In February 2013, the Director of the White House Office of Science and Technology Policy (OSTP) issued a memorandum to all agency and department heads entitled, “Increasing Access to the Results of Federally Funded Scientific Research”.
The memo directed federal agencies that award more than $100 million in research grants to develop plans for increasing public access to peer-reviewed scientific publications. It also requires researchers to better account for and manage the digital data resulting from their federally funded research. (At the same time, the OSTP directive acknowledges that access to some data needs to be controlled to protect human privacy, confidentiality of business secrets, intellectual property interests, and other reasons.)
The OSTP recognizes that research data are valuable and need to be preserved. Increased public access to data – along with better access to the published literature – is fundamental to research, and permits
- more thorough critiques of theories and interpretations, including replication of research results,
- scholarly innovation that builds on past work, and
- practical application of scholarly discoveries.
Access to data is also fundamental to learning and teaching. Students learn best by working with primary evidence, advancing in their studies from carefully selected and constructed datasets to the messier data that describe the real world. And faculty can help each other by sharing the datasets that they have found to be pedagogically effective.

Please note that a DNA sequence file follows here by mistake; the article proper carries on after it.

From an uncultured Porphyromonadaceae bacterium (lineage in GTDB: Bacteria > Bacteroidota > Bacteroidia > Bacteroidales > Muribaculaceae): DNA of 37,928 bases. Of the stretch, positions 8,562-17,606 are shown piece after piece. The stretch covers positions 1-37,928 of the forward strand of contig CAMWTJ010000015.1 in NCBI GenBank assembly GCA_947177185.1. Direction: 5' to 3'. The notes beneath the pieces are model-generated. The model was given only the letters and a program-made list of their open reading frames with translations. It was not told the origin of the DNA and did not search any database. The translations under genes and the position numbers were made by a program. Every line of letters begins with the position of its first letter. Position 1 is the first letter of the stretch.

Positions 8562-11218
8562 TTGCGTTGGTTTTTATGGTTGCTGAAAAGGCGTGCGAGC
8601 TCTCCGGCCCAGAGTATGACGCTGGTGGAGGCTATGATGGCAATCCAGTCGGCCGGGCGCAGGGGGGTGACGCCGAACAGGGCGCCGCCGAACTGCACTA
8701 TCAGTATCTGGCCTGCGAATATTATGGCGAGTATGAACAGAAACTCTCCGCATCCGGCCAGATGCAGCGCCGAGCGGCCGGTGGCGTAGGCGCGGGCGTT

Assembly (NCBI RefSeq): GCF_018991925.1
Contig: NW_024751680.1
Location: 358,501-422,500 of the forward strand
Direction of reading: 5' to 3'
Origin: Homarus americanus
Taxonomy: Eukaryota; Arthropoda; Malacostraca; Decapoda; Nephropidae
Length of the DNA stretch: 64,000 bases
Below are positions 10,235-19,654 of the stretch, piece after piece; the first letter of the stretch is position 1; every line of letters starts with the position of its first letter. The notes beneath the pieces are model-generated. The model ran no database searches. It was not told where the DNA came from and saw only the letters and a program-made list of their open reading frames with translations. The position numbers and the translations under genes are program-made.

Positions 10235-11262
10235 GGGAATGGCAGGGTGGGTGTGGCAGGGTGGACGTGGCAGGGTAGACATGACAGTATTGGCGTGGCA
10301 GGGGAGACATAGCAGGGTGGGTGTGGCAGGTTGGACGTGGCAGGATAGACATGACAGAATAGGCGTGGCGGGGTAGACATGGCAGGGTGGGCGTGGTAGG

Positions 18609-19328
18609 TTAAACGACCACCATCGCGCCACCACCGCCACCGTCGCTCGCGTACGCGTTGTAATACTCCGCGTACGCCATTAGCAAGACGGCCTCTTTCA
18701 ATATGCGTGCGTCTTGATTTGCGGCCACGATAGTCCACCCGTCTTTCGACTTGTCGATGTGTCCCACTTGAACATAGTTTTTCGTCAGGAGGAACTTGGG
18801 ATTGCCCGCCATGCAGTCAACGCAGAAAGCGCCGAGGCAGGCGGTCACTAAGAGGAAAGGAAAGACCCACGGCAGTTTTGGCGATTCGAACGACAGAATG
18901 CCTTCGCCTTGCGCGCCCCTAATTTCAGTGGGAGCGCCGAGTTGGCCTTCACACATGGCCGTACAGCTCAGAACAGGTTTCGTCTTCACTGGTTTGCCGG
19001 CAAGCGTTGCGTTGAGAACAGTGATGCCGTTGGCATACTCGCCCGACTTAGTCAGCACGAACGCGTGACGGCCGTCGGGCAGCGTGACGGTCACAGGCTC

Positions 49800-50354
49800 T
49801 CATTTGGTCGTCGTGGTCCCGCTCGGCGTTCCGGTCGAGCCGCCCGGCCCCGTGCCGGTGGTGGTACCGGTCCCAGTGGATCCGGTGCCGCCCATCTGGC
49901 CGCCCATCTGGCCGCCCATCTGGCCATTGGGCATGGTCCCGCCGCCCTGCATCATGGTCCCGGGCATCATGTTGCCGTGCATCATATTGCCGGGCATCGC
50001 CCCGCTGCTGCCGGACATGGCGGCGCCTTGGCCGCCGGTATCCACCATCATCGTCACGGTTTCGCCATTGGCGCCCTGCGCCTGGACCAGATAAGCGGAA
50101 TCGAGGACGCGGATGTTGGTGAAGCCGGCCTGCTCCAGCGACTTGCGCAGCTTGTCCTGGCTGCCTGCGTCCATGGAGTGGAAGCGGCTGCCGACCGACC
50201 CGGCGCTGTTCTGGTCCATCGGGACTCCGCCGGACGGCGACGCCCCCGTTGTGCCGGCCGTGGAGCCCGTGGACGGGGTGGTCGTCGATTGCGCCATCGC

Federal agencies are still in the process of developing their plans for ensuring that this directive is met. But several federal agencies, including the National Institutes of Health and the National Science Foundation, have long required grant applicants to include a data management plan with their applications.
And worldwide, nearly 500 colleges and universities (including Grinnell College) have signed the Berlin Declaration on Open Access to Knowledge in the Sciences and Humanities, committing themselves to encouraging broad access to the scholarly research and data created by their faculty.
Whether your institution is a signatory or not, chances are your librarians are a good resource for helping you think about making your data accessible, selecting good file formats, documentation strategies, and possible repositories for long-term preservation. At Grinnell, librarians work with faculty to develop data management plans that meet grant requirements. We also provide two repositories that can host data sets. One, Digital Grinnell, hosts a wide range of scholarly and pedagogic material created by Grinnell faculty, staff, and students, including course projects, syllabi, and pre-prints. The other, the Grinnell College Libraries Data Repository is Grinnell’s node of the Harvard Dataverse Network, an international project to develop “software, protocols, and community connections” to “guarantee long term preservation, and enable researchers to share, retain control of, and receive web visibility and formal academic citations for their data contributions.” We encourage Grinnell faculty to contact us about their data needs, and faculty and librarians at other institutions to recognize the importance of data for learning and for research, and to take steps to share their data and ensure that it will remain available to future generations of students and researchers.